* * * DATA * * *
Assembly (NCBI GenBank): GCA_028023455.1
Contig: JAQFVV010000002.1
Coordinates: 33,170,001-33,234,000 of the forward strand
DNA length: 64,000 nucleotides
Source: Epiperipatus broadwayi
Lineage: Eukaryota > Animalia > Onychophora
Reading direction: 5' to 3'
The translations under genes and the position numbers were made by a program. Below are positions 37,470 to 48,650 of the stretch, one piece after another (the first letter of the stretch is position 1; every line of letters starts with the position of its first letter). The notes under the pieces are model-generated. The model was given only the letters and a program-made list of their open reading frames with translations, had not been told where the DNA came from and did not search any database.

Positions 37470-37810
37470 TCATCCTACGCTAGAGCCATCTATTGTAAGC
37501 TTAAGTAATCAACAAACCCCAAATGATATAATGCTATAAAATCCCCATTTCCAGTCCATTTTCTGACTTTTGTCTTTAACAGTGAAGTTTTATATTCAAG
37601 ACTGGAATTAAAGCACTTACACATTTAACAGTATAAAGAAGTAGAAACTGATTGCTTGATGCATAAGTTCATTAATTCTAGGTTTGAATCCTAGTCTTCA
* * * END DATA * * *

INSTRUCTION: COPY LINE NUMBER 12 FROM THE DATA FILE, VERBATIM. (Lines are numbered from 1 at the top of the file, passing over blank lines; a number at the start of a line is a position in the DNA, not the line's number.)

37601 ACTGGAATTAAAGCACTTACACATTTAACAGTATAAAGAAGTAGAAACTGATTGCTTGATGCATAAGTTCATTAATTCTAGGTTTGAATCCTAGTCTTCA